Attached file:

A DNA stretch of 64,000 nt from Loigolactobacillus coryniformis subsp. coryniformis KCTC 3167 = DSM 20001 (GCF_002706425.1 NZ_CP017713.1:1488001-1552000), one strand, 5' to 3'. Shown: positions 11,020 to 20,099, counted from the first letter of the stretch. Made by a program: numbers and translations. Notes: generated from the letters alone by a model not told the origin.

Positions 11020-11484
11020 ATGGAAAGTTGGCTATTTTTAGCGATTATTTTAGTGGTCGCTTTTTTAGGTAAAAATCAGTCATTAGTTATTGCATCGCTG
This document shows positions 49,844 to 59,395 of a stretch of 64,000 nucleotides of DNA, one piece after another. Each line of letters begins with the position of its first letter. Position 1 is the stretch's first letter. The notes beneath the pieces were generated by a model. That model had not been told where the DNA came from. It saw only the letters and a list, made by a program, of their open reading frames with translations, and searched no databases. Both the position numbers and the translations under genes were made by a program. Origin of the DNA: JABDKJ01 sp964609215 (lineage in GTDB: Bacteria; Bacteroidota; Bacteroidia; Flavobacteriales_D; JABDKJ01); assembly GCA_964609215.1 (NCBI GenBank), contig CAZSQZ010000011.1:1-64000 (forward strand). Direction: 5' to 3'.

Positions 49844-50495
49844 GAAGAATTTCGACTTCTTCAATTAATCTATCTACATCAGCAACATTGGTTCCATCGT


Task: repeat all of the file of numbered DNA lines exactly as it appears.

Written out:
A DNA stretch of 64,000 nt from Loigolactobacillus coryniformis subsp. coryniformis KCTC 3167 = DSM 20001 (GCF_002706425.1 NZ_CP017713.1:1488001-1552000), one strand, 5' to 3'. Shown: positions 11,020 to 20,099, counted from the first letter of the stretch. Made by a program: numbers and translations. Notes: generated from the letters alone by a model not told the origin.

Positions 11020-11484
11020 ATGGAAAGTTGGCTATTTTTAGCGATTATTTTAGTGGTCGCTTTTTTAGGTAAAAATCAGTCATTAGTTATTGCATCGCTG
This document shows positions 49,844 to 59,395 of a stretch of 64,000 nucleotides of DNA, one piece after another. Each line of letters begins with the position of its first letter. Position 1 is the stretch's first letter. The notes beneath the pieces were generated by a model. That model had not been told where the DNA came from. It saw only the letters and a list, made by a program, of their open reading frames with translations, and searched no databases. Both the position numbers and the translations under genes were made by a program. Origin of the DNA: JABDKJ01 sp964609215 (lineage in GTDB: Bacteria; Bacteroidota; Bacteroidia; Flavobacteriales_D; JABDKJ01); assembly GCA_964609215.1 (NCBI GenBank), contig CAZSQZ010000011.1:1-64000 (forward strand). Direction: 5' to 3'.

Positions 49844-50495
49844 GAAGAATTTCGACTTCTTCAATTAATCTATCTACATCAGCAACATTGGTTCCATCGT